by Preston MacDougall
September 10, 2007
With all the press coverage after the deadly tragedy of the unexpected collapse of the I-35 bridge in Minneapolis, people are getting a glimpse into the paradox that quantum theorists refer to as Schrödinger's cat.
Imagine a cat in an electrically-shielded, soundproof box, along with a glass vial of hydrogen cyanide that has a hammer and sickle poised above it. The sickle is irrelevant, but the hammer is held in position by a latch that will release if it receives a radio signal from a Geiger counter that is also inside the box.
That was a long time ago, and the polonium speck was small to begin with. Since each polonium atom has a 50-50 chance of disintegrating every 138 days, becoming a completely non-radioactive lead-206 atom, the flea collars don't "go off" very often. There is absolutely no way to predict when the next nuclear disintegration will occur, nor if the cat will be positioned such that the alpha particles hit the Geiger counter, and you can Rube Goldberg the rest.
It is not difficult to accept the fact that, unless we open the box, we cannot be certain whether the cat is alive or dead. However, the strange interpretation of orthodox quantum theory is that the cat is both alive, and dead, in a so-called "super-position of states". The cat is alive in one solution to Schrödinger's wave equation for this system, and dead in the other. Both are necessary to describe the cat in the unopened box.
When we open the box and observe the cat, it is said that the wave function "collapses" onto the solution that corresponds to the observation. What is certain, is that the squared values of the amplitudes of the wave functions, that were obtained as closed-box solutions, give the probabilities of the cat's various fates.
The analogy of cats and bridges is not completely valid - for instance, bridges don't cough-up hairballs - but was triggered by the rating system that civil engineers use to estimate the physical integrity of a bridge. Engineers cannot predict with certainty if the bridge you may be about to cross will get you to the other side. They can only estimate the probability that it will. Thankfully, we have many excellent engineering education programs in this country, and the collapse of bridges, that are in use, is almost unheard of.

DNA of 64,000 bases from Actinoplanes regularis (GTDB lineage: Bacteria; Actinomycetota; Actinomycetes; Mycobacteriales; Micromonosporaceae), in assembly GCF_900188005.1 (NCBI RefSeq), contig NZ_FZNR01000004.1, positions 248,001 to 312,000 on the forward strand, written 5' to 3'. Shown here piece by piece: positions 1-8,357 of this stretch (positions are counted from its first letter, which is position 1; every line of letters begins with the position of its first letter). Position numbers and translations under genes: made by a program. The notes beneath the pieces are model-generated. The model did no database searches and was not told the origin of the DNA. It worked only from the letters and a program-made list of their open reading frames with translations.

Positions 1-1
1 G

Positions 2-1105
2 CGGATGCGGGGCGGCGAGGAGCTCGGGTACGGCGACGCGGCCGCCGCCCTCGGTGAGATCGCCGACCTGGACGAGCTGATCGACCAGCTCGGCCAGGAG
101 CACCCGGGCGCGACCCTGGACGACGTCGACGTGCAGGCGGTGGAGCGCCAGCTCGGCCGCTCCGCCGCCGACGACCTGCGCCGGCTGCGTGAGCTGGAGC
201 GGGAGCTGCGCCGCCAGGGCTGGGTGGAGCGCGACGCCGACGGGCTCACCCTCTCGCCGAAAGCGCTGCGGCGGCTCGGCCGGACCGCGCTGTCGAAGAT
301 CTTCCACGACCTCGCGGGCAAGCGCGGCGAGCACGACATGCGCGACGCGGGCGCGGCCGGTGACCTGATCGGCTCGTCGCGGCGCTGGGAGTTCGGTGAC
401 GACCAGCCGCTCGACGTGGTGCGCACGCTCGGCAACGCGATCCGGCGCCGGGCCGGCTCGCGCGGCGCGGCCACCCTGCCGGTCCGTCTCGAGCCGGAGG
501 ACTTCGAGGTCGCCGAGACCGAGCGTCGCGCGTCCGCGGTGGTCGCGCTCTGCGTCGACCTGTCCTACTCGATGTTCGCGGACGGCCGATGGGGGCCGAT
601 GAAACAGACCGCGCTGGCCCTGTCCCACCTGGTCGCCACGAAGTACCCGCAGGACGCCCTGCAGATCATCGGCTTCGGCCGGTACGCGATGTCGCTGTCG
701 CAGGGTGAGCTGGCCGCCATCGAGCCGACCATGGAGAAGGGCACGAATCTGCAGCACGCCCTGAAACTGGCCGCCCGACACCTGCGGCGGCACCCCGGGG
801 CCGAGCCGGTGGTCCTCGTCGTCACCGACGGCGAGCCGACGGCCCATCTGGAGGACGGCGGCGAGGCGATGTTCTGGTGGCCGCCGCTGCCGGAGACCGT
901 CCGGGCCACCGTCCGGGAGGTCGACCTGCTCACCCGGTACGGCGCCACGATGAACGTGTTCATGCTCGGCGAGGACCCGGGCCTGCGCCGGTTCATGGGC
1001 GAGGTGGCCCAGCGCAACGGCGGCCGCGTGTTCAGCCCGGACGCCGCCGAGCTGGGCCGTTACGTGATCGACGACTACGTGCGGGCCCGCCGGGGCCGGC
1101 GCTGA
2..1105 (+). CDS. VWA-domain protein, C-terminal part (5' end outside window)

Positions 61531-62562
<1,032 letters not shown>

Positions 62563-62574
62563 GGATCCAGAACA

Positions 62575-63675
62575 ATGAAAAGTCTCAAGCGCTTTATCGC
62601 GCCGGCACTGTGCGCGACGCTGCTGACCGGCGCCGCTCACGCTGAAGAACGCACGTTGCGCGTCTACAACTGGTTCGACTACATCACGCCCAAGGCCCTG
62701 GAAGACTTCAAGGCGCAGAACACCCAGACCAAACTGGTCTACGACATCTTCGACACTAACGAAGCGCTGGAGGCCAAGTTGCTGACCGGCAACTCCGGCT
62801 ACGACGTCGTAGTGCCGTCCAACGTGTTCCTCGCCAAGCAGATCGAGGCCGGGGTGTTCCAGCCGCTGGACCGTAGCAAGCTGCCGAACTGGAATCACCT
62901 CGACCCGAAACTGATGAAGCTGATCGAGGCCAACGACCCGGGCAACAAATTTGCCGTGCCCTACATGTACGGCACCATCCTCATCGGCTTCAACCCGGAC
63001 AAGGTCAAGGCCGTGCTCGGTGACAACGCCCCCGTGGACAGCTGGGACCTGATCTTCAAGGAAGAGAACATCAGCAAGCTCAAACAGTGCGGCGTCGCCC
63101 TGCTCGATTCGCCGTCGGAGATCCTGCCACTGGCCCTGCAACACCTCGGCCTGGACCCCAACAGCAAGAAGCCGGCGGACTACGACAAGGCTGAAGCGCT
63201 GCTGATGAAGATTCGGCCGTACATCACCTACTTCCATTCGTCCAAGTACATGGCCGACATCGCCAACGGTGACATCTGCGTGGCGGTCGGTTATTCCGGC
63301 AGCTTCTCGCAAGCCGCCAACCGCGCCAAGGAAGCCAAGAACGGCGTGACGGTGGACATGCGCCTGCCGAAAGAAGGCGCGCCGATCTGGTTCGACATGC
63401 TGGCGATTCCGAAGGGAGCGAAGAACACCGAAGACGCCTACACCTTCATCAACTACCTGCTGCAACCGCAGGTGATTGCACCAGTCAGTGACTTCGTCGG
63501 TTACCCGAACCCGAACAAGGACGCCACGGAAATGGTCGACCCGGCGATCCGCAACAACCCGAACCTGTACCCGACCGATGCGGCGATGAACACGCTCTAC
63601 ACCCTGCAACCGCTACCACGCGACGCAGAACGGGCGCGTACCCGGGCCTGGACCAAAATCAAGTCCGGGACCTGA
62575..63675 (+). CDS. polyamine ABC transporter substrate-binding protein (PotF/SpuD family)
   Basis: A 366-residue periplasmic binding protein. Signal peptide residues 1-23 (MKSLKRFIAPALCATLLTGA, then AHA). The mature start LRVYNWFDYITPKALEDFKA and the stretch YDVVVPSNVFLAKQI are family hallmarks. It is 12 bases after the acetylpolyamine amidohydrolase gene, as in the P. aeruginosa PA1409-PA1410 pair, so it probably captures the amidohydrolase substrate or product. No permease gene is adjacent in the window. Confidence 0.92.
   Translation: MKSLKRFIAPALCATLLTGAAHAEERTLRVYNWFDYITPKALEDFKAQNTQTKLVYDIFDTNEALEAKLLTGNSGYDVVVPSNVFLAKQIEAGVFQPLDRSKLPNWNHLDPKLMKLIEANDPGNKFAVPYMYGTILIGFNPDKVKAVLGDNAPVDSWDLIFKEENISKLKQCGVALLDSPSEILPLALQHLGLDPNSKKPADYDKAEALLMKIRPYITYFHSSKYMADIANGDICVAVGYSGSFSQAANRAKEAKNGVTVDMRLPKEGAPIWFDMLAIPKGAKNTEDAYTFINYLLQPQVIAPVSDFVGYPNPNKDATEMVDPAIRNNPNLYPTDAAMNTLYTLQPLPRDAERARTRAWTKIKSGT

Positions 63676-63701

What has been heard frequently in the news wake of the bridge collapse, is talk of infrastructure.
Incomplete inspections, and delayed maintenance of bridges, can lead to slowly increasing failure probabilities. Or, to use the cat analogy, bridges that are eventually more dead than alive. But this is not the only infrastructure concern that weighs on bridge integrity - so does our education system.
I am not suggesting that the Minneapolis tragedy had human error as a cause. Like polonium atoms, steel plates can fracture unexpectedly. And coincidences can occasionally override margins of safety that are built into designs. But, it is reasonable to expect that, over their careers, poorly educated engineers are more likely to make major mistakes than well-educated ones.
So I was shocked to read an opinion, published in a major newspaper, that high schools should drop algebra as a requirement, and instead teach "infant care and child training". The author asked x engineers, where x minus 1 equals 6 divided by 2, if they used algebra in their jobs. All said "No." Two days later the bridge collapsed, and one month later a Miss Teen USA contestant amazed us on YouTube with her insight into our education system.
These occurrences may be unrelated,
and to connect them absurd, but I can't help wondering if the
letter writer's engineer friends work "in the Minnesota
everywhere, like such as."
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